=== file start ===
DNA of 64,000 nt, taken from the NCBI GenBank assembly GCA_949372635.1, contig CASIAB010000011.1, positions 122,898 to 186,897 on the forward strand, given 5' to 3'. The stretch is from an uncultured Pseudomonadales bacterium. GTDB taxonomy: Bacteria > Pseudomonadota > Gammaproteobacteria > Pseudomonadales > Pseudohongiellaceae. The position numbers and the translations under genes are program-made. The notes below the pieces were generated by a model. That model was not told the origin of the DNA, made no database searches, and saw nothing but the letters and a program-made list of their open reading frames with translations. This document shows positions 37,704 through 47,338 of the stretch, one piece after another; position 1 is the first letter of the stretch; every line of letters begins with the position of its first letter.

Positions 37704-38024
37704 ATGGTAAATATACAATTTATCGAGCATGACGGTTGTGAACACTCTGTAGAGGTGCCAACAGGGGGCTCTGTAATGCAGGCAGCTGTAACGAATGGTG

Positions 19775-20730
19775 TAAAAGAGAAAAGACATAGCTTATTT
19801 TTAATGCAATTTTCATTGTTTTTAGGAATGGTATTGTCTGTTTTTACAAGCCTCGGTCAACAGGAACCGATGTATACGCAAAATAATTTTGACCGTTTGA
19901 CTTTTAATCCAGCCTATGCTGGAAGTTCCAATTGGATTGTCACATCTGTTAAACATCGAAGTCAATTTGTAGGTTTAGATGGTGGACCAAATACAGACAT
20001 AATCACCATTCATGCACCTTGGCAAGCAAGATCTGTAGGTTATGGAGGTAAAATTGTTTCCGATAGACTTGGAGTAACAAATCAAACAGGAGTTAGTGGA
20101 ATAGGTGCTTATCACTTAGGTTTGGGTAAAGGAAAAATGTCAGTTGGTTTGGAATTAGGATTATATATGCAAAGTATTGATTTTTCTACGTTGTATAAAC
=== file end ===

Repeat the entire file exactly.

DNA of 64,000 nt, taken from the NCBI GenBank assembly GCA_949372635.1, contig CASIAB010000011.1, positions 122,898 to 186,897 on the forward strand, given 5' to 3'. The stretch is from an uncultured Pseudomonadales bacterium. GTDB taxonomy: Bacteria > Pseudomonadota > Gammaproteobacteria > Pseudomonadales > Pseudohongiellaceae. The position numbers and the translations under genes are program-made. The notes below the pieces were generated by a model. That model was not told the origin of the DNA, made no database searches, and saw nothing but the letters and a program-made list of their open reading frames with translations. This document shows positions 37,704 through 47,338 of the stretch, one piece after another; position 1 is the first letter of the stretch; every line of letters begins with the position of its first letter.

Positions 37704-38024
37704 ATGGTAAATATACAATTTATCGAGCATGACGGTTGTGAACACTCTGTAGAGGTGCCAACAGGGGGCTCTGTAATGCAGGCAGCTGTAACGAATGGTG

Positions 19775-20730
19775 TAAAAGAGAAAAGACATAGCTTATTT
19801 TTAATGCAATTTTCATTGTTTTTAGGAATGGTATTGTCTGTTTTTACAAGCCTCGGTCAACAGGAACCGATGTATACGCAAAATAATTTTGACCGTTTGA
19901 CTTTTAATCCAGCCTATGCTGGAAGTTCCAATTGGATTGTCACATCTGTTAAACATCGAAGTCAATTTGTAGGTTTAGATGGTGGACCAAATACAGACAT
20001 AATCACCATTCATGCACCTTGGCAAGCAAGATCTGTAGGTTATGGAGGTAAAATTGTTTCCGATAGACTTGGAGTAACAAATCAAACAGGAGTTAGTGGA
20101 ATAGGTGCTTATCACTTAGGTTTGGGTAAAGGAAAAATGTCAGTTGGTTTGGAATTAGGATTATATATGCAAAGTATTGATTTTTCTACGTTGTATAAAC